The idea behind this is if you really want to be good at something, do you want to do it once in a while, or do you want to do it every day?
From a logical standpoint this makes a lot of sense. If you squat every day then you are training your body to treat squats like a normal bodily function and thus advancing much faster towards technical mastery. This will make you lift incredible amounts of weight in much shorter of a time.
When looking at this from a broader sense, the idea of doing something everyday is common in all kinds of disciplines and practices outside of the weight room.
If you want to be a better entrepreneur, do you practice being a business man once a week, or do you do it every day? How about scientists? Or inventors?
I think you get the point.
But wait! Before you start throwing weight onto the bar, you should give this article a read because I am not some armchair athlete. I have actually done the squat every day program for a couple of years and I have some valuable advice you might want to hear.
The Nervous System And Auto-Regulation
In my Russian strength training article, I talked about how the Russians viewed movement as the most important aspect of your training program.
During the cold war, many Eastern European countries regarded this to be true. But another country behind the Iron curtain had a much different approach. That country was Bulgaria.
I talked briefly about how the Bulgarians designed their training programs in my Bulgarian split squats article.
But to give you a brief summary, the Bulgarians decided to focus on a handful of movements and to have the lifter perform these movements with near maximal weight.
There were only 6 total movements that were performed along with assistance work. The Bulgarians were known to train with near maximal weights (above 97%) just about every day.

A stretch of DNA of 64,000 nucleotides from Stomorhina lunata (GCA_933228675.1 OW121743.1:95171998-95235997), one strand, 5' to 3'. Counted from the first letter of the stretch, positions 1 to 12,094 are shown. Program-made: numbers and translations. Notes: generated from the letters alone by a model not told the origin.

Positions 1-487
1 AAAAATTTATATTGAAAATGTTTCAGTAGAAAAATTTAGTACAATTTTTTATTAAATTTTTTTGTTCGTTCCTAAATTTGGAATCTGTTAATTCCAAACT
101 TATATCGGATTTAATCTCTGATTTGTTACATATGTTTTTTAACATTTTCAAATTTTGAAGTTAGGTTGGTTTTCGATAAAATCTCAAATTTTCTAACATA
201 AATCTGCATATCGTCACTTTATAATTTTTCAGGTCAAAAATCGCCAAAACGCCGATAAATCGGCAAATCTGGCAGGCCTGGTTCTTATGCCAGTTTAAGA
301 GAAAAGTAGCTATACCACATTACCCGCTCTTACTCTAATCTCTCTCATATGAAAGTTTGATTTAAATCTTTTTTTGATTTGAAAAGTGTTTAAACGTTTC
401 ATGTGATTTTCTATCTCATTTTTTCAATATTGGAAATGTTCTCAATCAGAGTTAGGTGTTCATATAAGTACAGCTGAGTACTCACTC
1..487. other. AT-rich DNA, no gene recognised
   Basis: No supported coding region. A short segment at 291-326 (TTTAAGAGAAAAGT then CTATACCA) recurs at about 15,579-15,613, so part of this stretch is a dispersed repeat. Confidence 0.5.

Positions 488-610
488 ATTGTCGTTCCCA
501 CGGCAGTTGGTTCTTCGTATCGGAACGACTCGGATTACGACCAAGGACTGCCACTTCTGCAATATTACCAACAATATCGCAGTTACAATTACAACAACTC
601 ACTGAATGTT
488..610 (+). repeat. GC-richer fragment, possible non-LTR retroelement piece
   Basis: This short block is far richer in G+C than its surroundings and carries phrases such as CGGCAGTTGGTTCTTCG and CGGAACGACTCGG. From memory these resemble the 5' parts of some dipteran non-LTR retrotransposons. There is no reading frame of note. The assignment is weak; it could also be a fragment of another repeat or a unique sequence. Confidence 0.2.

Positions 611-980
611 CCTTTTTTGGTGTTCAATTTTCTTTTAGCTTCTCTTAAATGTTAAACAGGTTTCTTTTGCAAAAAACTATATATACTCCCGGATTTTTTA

Research has shown that the human body has a much different adaptation response to near maximal weights than it does to sub-maximal weights.
However, this also places a LOT of stress on the human nervous system. Many of the Bulgarian lifters were pushed to the point of even torture just to make their weights.
It was rumored that legendary coach Ivan Abadjiev used to shut and lock the doors until every single lifter in the room hit their calculated max weight for the day.
I know, that’s BRUTAL!
Needless to say, many of the Bulgarian lifters bodies needed huge psychological relief from this kind of training.
No matter what, your body cannot push past it’s limit for too long or it will break. This was true for the Bulgarians even though they were on steroids.
Can Your Body Really Handle Extreme Training?
Believe it or not, the answer is yes it can. And no you don’t need steroids to do it either.
You see, the Bulgarians had team doctors and scientists nearby to analyze the players to see how they responded to the extreme rigors of training.